Ever do a ton of work only to realize that you and your boss or client weren't on the same page? It's frustrating to know that you put time and effort into something that doesn’t meet the the client’s needs or match what they thought they'd asked for. Technical writing is fraught with opportunities for these little miscommunications that lead to wasted effort, wasted time, and drained motivation.
Part of the solution is setting your documentation scope clearly and early. But defining scope isn't the whole answer. In addition to scope, you need to be sure your team members understand what they need to do to support your work. Ask these 8 questions at the beginning of the project to get everyone on the same page.
What are my deliverables?
This is a scope question, to be sure, but not one to miss while setting expectations. Although it can feel obvious what a project manager wants when they ask you to "write something up,” your assumption could be quite different from theirs. I have a weakness for comprehensive user guides, but I've found that managers typically look for something short and punchy like a quick reference first with a detailed guide later. Make sure you understand what they want, and whether there's more than one deliverable involved.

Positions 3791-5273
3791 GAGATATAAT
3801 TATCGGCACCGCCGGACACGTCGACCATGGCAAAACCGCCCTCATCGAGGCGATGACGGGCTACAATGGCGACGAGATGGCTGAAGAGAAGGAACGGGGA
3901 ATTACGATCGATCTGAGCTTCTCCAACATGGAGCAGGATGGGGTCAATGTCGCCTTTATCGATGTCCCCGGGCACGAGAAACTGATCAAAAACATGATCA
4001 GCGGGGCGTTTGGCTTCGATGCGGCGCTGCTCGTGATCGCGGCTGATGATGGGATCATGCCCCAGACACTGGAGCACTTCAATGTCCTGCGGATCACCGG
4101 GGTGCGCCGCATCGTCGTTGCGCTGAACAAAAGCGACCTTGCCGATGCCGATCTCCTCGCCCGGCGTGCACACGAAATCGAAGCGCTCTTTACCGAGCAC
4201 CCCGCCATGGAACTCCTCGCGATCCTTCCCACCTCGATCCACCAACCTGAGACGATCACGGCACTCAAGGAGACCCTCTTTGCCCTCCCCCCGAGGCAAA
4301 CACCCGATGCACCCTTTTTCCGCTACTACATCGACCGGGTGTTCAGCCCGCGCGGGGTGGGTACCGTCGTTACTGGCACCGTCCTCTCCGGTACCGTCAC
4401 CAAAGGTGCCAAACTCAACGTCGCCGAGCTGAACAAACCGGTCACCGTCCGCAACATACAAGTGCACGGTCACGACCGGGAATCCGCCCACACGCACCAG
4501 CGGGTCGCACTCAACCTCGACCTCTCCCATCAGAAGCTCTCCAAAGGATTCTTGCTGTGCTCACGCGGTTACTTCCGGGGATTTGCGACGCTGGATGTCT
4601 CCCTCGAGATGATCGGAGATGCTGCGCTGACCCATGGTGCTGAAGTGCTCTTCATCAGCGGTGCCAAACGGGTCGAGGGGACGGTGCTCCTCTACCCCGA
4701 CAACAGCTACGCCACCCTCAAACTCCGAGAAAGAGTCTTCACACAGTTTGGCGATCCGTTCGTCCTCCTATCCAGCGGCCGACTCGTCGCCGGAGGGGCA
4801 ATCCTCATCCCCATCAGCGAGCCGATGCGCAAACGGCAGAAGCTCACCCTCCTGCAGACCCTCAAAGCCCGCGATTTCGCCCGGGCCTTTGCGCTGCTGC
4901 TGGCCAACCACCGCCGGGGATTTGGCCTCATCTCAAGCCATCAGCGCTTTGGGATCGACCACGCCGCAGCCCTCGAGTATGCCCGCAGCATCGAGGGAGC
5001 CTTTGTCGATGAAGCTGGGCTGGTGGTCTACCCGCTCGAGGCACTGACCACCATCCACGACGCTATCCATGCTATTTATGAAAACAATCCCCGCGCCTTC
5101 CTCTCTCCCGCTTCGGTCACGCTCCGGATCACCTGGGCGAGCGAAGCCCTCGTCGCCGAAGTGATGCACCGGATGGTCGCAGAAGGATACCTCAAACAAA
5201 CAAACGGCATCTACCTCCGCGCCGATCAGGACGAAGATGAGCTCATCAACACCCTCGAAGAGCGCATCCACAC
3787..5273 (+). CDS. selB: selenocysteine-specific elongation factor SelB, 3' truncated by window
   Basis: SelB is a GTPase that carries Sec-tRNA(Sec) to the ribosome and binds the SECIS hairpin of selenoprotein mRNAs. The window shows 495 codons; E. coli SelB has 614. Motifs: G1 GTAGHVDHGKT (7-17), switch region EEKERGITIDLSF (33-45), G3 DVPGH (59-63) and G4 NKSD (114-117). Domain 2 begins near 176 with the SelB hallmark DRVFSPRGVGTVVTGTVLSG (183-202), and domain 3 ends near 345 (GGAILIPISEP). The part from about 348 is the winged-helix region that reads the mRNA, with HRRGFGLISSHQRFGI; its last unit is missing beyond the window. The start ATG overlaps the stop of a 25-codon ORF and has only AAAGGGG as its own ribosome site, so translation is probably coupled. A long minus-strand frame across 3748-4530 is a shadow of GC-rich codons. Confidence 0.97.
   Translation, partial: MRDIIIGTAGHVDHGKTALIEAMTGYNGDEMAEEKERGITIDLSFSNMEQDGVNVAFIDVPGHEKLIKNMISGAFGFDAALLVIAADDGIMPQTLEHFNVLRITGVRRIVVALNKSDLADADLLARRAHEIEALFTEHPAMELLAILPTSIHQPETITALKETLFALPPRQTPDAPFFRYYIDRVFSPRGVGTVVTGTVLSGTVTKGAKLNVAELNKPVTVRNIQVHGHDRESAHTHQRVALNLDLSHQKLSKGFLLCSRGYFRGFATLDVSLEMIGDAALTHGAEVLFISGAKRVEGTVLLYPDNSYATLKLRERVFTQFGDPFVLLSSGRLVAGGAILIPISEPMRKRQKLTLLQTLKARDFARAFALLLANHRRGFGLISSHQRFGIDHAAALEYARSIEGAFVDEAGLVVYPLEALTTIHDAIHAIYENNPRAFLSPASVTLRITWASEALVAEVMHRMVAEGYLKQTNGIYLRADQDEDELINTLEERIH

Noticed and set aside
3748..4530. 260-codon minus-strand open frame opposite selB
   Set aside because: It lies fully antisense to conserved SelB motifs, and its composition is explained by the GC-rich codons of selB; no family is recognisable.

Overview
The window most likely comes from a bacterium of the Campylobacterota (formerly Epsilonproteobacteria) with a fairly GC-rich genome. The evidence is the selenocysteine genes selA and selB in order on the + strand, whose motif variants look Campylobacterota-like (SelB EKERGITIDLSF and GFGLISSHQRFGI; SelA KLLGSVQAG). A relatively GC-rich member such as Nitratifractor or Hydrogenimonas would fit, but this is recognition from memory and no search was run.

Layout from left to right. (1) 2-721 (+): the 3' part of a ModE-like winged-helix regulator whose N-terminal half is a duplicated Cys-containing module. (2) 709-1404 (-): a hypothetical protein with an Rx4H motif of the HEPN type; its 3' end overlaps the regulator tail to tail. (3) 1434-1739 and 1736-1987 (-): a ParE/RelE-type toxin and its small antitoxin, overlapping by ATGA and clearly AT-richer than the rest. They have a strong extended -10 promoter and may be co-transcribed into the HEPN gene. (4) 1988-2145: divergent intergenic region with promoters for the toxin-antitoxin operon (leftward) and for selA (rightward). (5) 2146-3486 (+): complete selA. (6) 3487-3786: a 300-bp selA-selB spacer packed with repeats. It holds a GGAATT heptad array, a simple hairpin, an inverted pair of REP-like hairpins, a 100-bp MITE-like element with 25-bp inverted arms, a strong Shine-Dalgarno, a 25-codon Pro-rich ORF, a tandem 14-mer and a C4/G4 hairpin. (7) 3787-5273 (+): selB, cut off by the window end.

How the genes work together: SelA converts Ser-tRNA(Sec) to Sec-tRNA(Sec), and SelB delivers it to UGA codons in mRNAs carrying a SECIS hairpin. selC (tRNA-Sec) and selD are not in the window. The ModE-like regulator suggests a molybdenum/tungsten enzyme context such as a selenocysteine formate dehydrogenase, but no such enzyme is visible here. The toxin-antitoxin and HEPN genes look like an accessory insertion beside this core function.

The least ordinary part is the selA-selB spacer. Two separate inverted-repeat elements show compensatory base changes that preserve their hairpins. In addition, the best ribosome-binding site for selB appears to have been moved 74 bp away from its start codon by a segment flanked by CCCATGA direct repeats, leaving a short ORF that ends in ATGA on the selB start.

Who are my SMEs, and how will we transfer knowledge?
The Catch-22 of writing docs is that you often know little or nothing about the product, but it's your job to teach others about. To resolve the Catch-22, you need the knowledge encapsulated in your subject matter experts, or SMEs. Unfortunately, they can be hard to pin down, especially when they don't know who you are or why you need them. Make sure you know the names and contact info for your SMEs (especially if you don't work in the same location) as well as how you'll meet up to learn about the product, and how often. Especially if you're in different locations, it can be helpful to get an introduction from a manager so the SMEs’ phishing sensors don't go off as soon as you ask a question. If possible, also try to get names and contact info for other people who can help if an SME goes on vacation.
What's the schedule?